Tuesday, February 19, 2013

Review: Daughter of the Earth and Sky by Kaitlin Bevis

* Spoiler warning for the previous book, Persephone. *

Daughter of the Earth and Sky by Kaitlin Bevis Daughter of the Earth and Sky (Daughters of Zeus #2)
By Kaitlin Bevis
Musa Publishing

* A copy was provided by the author for review.

To Sum It Up:

Persephone knows that she can never go back to the way things were, not after finding out that she’s an immortal goddess and becoming Queen of the Underworld. Although Persephone herself eliminated the threat posed by the Winter God, Boreas, she isn’t out of danger yet. Zeus is still after her, and he’s in league with none other than Thanatos, someone whom Persephone once thought she could trust. Even worse, Thanatos has tricked her into keeping silent about his involvement in Zeus’s plans. She is unable to even tell Hades, her husband, about what Thanatos is up to. With Zeus's hidden agenda and Thanatos as her newly acquired enemy, Persephone's world is falling apart. Somehow, she must find a way to stop both of them before it’s too late.

Lee's Review:

Having loved Kaitlin Bevis’s Persephone, I was extremely excited to read the sequel, Daughter of the Earth and Sky. While I found myself a little frustrated at times with Persephone’s actions in this one, they were integral to showing her growing pains as both a teenager on the verge of adulthood and as a goddess. Overall, Daughter of the Earth and Sky is a solid second book that maintains the first book’s momentum and explores in greater depth some of the issues, like the age difference between Persephone and Hades, that were touched upon in the previous novel.

Although in the first book, Persephone seemed to be adjusting as well as she could to her new role as Queen of the Underworld, her return to life on the surface in Daughter of the Earth and Sky is a lot rockier. She’s pretty angry with her mother, Demeter, for withholding so much information from her for most of her life. Their relationship is rather strained in this book, as is Persephone’s relationship with her best friend and priestess, Melissa. Melissa is looking for a bit of independence from a life she didn’t choose but was born into, and she wants to attend college in another state. Also driving a wedge between the girls is Aphrodite, created by Zeus and possessing a dangerous amount of charm. No one knows exactly why Zeus sent her, but under the assumption that it was for some no-good purpose, Hades and Persephone are keeping a close eye on her. As Aphrodite worms her way more and more into Persephone’s life, Melissa gets pushed aside. I wasn’t too enthused with Persephone’s initial handling of both the situation with her mother and with her best friend. I thought she was acting a bit bratty, but I cut her some slack for having so much thrown on her shoulders all at once. She’s finding out that juggling life between two worlds isn’t easy, and her struggle for balance takes center stage in this book. I actually liked that the story took this turn because it gave Persephone’s character development a sense of realism. The story would have been boring if she simply sailed through life now that she knew she was a goddess.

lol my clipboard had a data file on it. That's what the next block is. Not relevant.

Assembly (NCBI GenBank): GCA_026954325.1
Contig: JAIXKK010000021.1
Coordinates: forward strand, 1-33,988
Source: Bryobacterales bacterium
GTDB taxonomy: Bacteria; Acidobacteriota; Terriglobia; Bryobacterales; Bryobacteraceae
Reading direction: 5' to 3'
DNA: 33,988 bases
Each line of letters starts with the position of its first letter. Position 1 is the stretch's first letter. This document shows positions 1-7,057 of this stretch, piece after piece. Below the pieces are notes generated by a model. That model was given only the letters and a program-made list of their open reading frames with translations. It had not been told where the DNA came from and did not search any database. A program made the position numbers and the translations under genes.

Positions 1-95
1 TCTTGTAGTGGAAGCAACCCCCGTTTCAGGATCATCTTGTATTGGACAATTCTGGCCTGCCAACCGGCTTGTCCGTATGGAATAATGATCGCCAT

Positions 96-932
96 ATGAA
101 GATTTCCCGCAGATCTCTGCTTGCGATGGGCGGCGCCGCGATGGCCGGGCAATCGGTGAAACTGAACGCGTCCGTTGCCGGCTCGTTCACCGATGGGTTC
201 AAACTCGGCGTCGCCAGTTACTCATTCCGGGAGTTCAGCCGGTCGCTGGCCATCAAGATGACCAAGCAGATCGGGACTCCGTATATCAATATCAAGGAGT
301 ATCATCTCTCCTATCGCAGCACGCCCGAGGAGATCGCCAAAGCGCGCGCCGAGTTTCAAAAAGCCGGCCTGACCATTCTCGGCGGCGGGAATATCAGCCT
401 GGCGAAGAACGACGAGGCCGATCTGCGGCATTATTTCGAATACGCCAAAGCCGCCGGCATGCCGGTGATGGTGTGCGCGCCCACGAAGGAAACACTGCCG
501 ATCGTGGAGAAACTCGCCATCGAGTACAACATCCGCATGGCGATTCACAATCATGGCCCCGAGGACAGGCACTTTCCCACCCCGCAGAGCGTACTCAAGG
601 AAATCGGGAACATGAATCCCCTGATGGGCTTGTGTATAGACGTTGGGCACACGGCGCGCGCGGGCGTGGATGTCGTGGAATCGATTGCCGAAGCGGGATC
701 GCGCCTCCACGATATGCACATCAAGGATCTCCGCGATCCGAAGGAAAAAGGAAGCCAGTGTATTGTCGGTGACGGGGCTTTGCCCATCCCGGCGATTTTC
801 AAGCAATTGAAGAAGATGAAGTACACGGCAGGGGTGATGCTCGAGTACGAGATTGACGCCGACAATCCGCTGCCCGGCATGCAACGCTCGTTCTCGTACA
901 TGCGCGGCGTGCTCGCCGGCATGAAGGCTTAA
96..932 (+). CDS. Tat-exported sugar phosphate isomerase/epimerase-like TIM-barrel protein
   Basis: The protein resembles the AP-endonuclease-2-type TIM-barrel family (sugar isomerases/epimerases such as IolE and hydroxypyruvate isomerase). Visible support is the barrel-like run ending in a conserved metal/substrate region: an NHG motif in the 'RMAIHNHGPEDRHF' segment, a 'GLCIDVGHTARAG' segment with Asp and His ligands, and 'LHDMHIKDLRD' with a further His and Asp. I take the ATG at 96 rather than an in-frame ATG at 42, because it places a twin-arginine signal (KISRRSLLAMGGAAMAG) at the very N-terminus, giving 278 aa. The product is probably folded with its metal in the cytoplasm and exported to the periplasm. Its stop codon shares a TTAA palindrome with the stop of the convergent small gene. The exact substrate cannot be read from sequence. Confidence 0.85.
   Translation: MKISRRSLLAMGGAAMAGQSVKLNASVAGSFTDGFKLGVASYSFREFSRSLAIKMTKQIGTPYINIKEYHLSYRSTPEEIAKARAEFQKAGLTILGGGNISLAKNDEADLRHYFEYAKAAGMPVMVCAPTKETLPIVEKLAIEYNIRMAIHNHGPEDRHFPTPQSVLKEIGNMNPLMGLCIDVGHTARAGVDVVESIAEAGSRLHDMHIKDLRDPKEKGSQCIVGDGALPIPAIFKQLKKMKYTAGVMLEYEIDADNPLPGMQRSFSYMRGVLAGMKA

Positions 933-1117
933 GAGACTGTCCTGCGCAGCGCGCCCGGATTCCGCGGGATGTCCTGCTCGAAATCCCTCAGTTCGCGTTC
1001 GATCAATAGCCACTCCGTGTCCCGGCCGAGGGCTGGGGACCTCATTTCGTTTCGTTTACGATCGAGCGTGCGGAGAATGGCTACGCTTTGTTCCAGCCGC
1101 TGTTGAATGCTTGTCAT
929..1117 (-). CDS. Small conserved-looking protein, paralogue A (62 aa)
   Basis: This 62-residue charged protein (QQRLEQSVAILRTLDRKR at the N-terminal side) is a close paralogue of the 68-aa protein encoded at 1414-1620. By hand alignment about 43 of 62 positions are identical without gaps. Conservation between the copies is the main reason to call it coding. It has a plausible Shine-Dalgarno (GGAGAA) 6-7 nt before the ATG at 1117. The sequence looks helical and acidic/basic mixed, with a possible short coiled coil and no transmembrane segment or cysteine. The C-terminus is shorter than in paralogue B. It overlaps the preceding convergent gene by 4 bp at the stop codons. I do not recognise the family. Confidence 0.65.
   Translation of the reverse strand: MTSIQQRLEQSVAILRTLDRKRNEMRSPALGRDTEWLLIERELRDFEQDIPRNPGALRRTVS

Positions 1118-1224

Hades and Persephone’s relationship isn’t spared from some drama, either. Demeter does not approve of it, and Hades himself is wary of them developing serious feelings for each other because of their rather big age difference. Making things even more awkward is the fact that Persephone can’t tell Hades that his underling, Thanatos, is working for Zeus because Thanatos tricked her into staying mum. At one point, Persephone gets angry with Hades for not being able to guess what’s going on. This annoyed me some because I thought her anger was misplaced. Granted, Thanatos was very cunning with how he secured her silence, and I was quite surprised to find out that he was a bad guy at the end of Persephone. But Hades is already doing everything he can to protect Persephone, and it’s like she’s forgotten that. All right, so I’m pretty blind to Hades’s faults because I’ve loved him since the first book, and yeah, maybe he should have caught a whiff of something suspicious going on with Thanatos. Yet I still felt that Persephone was demonstrating the very immaturity that made Hades hesitant to return her affection. As I said before, I wasn’t always happy with Persephone’s actions, but they also illustrated that even goddesses aren’t perfect. I would have been more disappointed if she got everything she wanted, including a happily-ever-after marriage, without having to work for it.

Of the new characters, Poseidon was my favorite. The tension between him and Hades intrigued me greatly. I was not so thrilled with Aphrodite. Even knowing that Zeus was responsible for her grating personality, I still wasn’t keen on her addition. There’s a chance that she may surprise me in the next book, though, considering the twist ending to this book. Oh, and I wouldn’t mind reading more about Poseidon in the next book, too.